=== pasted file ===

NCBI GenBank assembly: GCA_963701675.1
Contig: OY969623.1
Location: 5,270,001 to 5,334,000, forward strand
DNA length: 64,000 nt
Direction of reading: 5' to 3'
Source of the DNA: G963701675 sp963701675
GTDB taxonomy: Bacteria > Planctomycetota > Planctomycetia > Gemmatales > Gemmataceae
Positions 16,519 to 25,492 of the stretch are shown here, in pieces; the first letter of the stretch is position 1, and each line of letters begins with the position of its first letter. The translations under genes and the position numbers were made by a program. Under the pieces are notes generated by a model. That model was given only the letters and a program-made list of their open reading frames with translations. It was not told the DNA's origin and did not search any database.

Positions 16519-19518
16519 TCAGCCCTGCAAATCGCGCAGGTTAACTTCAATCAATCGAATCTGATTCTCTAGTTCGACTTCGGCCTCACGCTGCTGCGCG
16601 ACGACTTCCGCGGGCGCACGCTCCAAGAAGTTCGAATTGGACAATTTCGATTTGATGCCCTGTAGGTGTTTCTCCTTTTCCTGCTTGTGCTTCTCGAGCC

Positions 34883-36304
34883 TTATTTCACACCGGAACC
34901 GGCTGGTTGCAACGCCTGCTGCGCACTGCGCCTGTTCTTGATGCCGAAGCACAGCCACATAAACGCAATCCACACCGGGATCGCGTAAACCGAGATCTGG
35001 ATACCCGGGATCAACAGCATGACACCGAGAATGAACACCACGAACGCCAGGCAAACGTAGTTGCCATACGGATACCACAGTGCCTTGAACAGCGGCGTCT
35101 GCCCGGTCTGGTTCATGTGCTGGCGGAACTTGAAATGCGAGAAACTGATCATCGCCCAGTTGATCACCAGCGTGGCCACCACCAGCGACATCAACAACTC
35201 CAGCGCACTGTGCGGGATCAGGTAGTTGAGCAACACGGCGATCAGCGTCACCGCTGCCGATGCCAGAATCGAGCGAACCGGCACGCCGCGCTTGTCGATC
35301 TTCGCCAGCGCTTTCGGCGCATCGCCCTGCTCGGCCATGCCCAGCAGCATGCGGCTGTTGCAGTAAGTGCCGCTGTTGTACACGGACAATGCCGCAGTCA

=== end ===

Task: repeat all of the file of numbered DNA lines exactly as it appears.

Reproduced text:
NCBI GenBank assembly: GCA_963701675.1
Contig: OY969623.1
Location: 5,270,001 to 5,334,000, forward strand
DNA length: 64,000 nt
Direction of reading: 5' to 3'
Source of the DNA: G963701675 sp963701675
GTDB taxonomy: Bacteria > Planctomycetota > Planctomycetia > Gemmatales > Gemmataceae
Positions 16,519 to 25,492 of the stretch are shown here, in pieces; the first letter of the stretch is position 1, and each line of letters begins with the position of its first letter. The translations under genes and the position numbers were made by a program. Under the pieces are notes generated by a model. That model was given only the letters and a program-made list of their open reading frames with translations. It was not told the DNA's origin and did not search any database.

Positions 16519-19518
16519 TCAGCCCTGCAAATCGCGCAGGTTAACTTCAATCAATCGAATCTGATTCTCTAGTTCGACTTCGGCCTCACGCTGCTGCGCG
16601 ACGACTTCCGCGGGCGCACGCTCCAAGAAGTTCGAATTGGACAATTTCGATTTGATGCCCTGTAGGTGTTTCTCCTTTTCCTGCTTGTGCTTCTCGAGCC

Positions 34883-36304
34883 TTATTTCACACCGGAACC
34901 GGCTGGTTGCAACGCCTGCTGCGCACTGCGCCTGTTCTTGATGCCGAAGCACAGCCACATAAACGCAATCCACACCGGGATCGCGTAAACCGAGATCTGG
35001 ATACCCGGGATCAACAGCATGACACCGAGAATGAACACCACGAACGCCAGGCAAACGTAGTTGCCATACGGATACCACAGTGCCTTGAACAGCGGCGTCT
35101 GCCCGGTCTGGTTCATGTGCTGGCGGAACTTGAAATGCGAGAAACTGATCATCGCCCAGTTGATCACCAGCGTGGCCACCACCAGCGACATCAACAACTC
35201 CAGCGCACTGTGCGGGATCAGGTAGTTGAGCAACACGGCGATCAGCGTCACCGCTGCCGATGCCAGAATCGAGCGAACCGGCACGCCGCGCTTGTCGATC
35301 TTCGCCAGCGCTTTCGGCGCATCGCCCTGCTCGGCCATGCCCAGCAGCATGCGGCTGTTGCAGTAAGTGCCGCTGTTGTACACGGACAATGCCGCAGTCA